The Tobacco Control Commission (TCC) has forecast the cropâ€™s output of 160 million kilogrammes (kg) in 2013, a 102 percent jump from last yearâ€™s 79 million kg, according to chief executive officer Dr Bruce Munthali.
But Munthali told Business News on Tuesday the final output may change either way as the time progresses.
Last yearâ€™s output was one of the lowest in recent times from a record 232 million kg in 2011, a year the market season experienced a number of disruptions due to farmersâ€™ complaints over lower than expected prices.
Munthali attributed the expected surge in output to a large number of farmers who have registered to grow the crop due to good prices that prevailed soon after the kwacha was devalued by nearly 50 percent and subsequently floated.
So far, he said, TCC has registered more than 80 000 farmers from 65 000 last year.
Munthali also cited the excitement farmers have shown towards contract growing as part of the Integrated Production System (IPS), a concept which intends to integrate tobacco buyers and ordinary growers and the increase of tobacco seed sales from the Agriculture Research and Extension Trust (Aret).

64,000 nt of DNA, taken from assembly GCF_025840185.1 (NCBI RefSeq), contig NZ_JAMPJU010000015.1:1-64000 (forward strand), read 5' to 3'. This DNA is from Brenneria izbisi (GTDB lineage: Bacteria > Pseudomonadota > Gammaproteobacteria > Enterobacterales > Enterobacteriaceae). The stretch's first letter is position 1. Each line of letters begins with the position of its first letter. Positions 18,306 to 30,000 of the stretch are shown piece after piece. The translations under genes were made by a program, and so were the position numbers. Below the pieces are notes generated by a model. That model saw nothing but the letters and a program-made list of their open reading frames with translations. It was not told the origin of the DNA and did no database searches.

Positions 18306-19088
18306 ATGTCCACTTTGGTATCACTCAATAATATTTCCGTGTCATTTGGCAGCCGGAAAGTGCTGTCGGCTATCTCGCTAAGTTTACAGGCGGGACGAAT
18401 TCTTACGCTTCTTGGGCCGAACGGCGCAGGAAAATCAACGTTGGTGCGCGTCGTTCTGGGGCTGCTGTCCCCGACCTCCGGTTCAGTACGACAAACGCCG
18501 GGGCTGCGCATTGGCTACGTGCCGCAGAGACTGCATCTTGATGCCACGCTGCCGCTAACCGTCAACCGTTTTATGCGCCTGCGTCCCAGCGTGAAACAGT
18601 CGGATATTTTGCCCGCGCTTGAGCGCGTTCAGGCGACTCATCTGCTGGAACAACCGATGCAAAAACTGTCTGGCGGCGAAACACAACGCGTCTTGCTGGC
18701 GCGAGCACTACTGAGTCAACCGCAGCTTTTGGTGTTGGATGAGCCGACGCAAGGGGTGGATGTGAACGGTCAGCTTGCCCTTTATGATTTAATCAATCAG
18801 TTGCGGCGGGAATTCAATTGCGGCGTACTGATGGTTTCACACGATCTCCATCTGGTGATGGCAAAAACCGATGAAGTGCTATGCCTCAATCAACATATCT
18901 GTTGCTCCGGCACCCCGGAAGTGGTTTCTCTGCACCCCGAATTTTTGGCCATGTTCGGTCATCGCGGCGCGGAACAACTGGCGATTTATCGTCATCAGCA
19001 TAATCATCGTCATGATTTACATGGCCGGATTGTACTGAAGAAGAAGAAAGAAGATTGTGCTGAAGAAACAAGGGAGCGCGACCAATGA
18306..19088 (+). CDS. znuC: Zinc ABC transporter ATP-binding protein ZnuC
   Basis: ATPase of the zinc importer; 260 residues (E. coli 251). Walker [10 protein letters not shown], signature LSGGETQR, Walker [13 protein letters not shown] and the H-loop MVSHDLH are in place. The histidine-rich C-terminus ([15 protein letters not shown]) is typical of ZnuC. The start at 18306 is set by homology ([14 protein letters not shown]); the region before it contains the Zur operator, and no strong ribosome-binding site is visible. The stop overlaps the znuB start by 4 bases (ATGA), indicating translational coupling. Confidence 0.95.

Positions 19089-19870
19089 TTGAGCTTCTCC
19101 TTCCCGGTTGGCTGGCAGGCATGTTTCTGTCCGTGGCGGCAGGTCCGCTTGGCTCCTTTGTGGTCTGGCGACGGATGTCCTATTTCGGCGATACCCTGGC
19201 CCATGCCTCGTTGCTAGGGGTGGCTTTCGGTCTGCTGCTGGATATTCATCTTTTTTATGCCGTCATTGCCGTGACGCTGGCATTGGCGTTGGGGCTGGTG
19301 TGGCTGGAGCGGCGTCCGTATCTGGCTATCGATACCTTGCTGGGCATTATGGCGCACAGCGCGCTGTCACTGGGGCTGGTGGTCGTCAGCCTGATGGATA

â€œFarmers must have also been compelled because there are some crops which didnâ€™t do well last year; hence, the switch,â€ he said.
But Munthali said the TCC will also be regulating the growing of the crop, which wires in 60 percent of foreign exchange earnings, employs millions of Malawians and account for 13 percent to national economy, based on the land size.
In 2011, TCC reintroduced quotas to check output to match the crop size with the allocated land to manage tobacco production as a way of balancing the reduction of further erosion to farmersâ€™ income and profitability in line with global trade requirements.
Earlier, Munthali indicated that international buyers want 200 million kg of Malawi tobacco, but yesterday he said the figure will also likely change.
â€œThis [the determination of global requirements] is a continuous process and we have asked the buyers to submit their revised trade requirements,â€ he said, who could not forecast how the price would be like arguing it is difficult to do so now.
This year, tobacco raked in $177 million, a 40 percent drop from last yearâ€™s $293 million.